* Individual store prices may vary.
An extraordinary collection of revealing, personal interviews with fourteen jazz music legends
During his nearly forty years as a music journalist, Ralph J. Gleason recorded many in-depth interviews with some of the greatest jazz musicians of all time. These informal sessions, conducted mostly in Gleason’s Berkeley, California, home, have never been transcribed and published in full until now.
This remarkable volume, a must-read for any jazz fan, serious musician, or musicologist, reveals fascinating, little-known details about these gifted artists, their lives, their personas, and, of course, their music. Bill Evans discusses his battle with severe depression, while John Coltrane talks about McCoy Tyner's integral role in shaping the sound of the Coltrane quartet, praising the pianist enthusiastically. Included also are interviews with Dizzy Gillespie, Sonny Rollins, Quincy Jones, Jon Hendricks, and the immortal Duke Ellington, plus seven more of the most notable names in twentieth-century jazz.
"Fresh and defining anthologies of the writer."—Will Hermes, Rolling Stone
"[A] treasure trove of previously unavailable interviews by a premier journalist who unfailingly asked perceptive and probing questions."—Library Journal
"For fans of jazz from the mid-twentieth century, these interviews will prove fascinating."—Booklist
"A godsend to folks like me who already know and admire [Gleason’s] work—and a standard setter for those who should know him."—Felix Contreras, NPR Books
"One of the happier publishing surprises of the year."—Jeff Simon, Buffalo News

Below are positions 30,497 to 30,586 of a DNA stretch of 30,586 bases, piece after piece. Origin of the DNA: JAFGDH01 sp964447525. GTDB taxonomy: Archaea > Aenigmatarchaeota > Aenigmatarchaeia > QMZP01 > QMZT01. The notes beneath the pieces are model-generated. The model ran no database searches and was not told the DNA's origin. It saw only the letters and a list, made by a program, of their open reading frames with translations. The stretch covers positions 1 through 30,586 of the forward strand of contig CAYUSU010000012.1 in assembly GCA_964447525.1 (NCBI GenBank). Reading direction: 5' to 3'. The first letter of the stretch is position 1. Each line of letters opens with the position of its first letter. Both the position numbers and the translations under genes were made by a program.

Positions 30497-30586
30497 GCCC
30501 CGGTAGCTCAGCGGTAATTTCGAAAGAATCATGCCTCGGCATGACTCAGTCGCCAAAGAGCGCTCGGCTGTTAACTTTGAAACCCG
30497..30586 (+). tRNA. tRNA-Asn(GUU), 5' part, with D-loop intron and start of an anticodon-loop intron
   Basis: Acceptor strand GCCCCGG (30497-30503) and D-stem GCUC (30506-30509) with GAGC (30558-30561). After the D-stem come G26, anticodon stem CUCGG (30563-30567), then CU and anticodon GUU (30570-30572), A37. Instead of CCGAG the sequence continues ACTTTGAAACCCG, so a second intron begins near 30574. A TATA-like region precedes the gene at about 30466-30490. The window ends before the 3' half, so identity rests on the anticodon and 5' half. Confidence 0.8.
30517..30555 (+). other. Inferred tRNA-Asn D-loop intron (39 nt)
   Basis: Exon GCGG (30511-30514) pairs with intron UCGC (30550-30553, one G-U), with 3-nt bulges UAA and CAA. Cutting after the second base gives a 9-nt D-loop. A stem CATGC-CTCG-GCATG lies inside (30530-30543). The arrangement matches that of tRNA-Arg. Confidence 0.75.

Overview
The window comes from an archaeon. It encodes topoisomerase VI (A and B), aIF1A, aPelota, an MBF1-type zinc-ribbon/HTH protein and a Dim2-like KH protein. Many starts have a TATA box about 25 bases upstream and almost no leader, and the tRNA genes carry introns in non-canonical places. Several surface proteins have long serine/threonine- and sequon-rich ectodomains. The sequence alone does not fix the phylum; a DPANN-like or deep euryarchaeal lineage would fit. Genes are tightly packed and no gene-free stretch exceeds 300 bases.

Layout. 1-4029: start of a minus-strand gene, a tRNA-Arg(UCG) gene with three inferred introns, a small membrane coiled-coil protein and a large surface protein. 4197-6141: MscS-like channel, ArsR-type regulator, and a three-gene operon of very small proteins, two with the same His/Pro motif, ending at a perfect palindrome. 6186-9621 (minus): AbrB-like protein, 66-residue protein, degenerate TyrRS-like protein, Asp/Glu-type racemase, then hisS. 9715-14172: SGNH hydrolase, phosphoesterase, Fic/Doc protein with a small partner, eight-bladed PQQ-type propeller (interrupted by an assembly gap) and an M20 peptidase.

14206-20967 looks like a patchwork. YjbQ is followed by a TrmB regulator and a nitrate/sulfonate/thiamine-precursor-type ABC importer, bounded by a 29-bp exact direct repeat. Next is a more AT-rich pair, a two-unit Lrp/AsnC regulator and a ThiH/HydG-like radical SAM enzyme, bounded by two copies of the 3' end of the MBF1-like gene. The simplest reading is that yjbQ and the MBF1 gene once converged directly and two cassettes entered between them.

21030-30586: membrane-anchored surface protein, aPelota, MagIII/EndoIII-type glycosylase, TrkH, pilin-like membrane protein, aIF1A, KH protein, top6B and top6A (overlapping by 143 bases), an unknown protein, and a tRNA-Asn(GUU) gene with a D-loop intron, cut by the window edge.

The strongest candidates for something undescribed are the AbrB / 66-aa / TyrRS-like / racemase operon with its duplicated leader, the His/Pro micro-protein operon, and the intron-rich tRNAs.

"A fine start to what should be a shelf of books on Gleason and his achievement."—Beyond Chron
"Two important new collections . . . both make for absorbing and instructive reading, in quite different ways."—Nate Chinen, Jazz Times
"Time and again Gleason helps an artist explain his essence at a crucial point in his career, capturing a very important moment in time."—Downbeat
“[Gleason’s] cultural moment is very much alive in [this] work.”—Ron Slate, On the Seawall
"Ralph Gleason had a masterfully succinct interviewing style, and he elicited the candid thoughts of his subjects whose responses create a time capsule of a fascinating moment in jazz. This book is a portal into the mystic and insular world of jazz musicians and their interest in both tradition and innovation. I recommend this book to anyone who is curious about how the music is understood by the people who play it."—Lenny Pickett
"Louis Armstrong once declared: 'What we play is life.' For his part, Ralph J. Gleason venerated and joyfully embraced the music of life and the musicians who played it, and the the memorable interviews that he conducted with the extraordinary jazz creators featured in this book are themselves revelatory conversation-performances that illuminate with wit, depth, love, and insight the life and soul of music itself."—Jonathan Cott
"I’ve been digging Ralph Gleason’s dialogues in jazz since before I was born! My father and Ralph were still teenagers when John Hammond brought the first Lester Young recordings to them in a dorm room. So the discussions began. I heard some later ones on their original broadcasts, but the interviews in this book come from a private stash—at home—somewhat as it started 80 years ago."—Phil Schaap
"Ralph Gleason brought jazz into countless American living rooms during the 1960s through his TV series, 'Jazz Casual.' Yet the one-on-one discussions in his own Berkeley living room—tape recorder rolling, Gleason and one or another of jazz’s greats sitting in overstuffed leather chairs—tell deeper stories. Here, framed with a wise and light touch by Ted Gioia, we get windows into personal worlds: John Coltrane on the cusp of a breakthrough; Sonny Rollins entering a period of reclusion; 'Philly' Joe Jones sharing drumming tradecraft and history; Duke Ellington explaining why, in music as in life, problems are opportunities."—Larry Blumenfeld
"What a great opportunity to eavesdrop on these conversations with some of my musical heroes. Trane, Duke, Sonny. Are you kidding?"—Steve Elson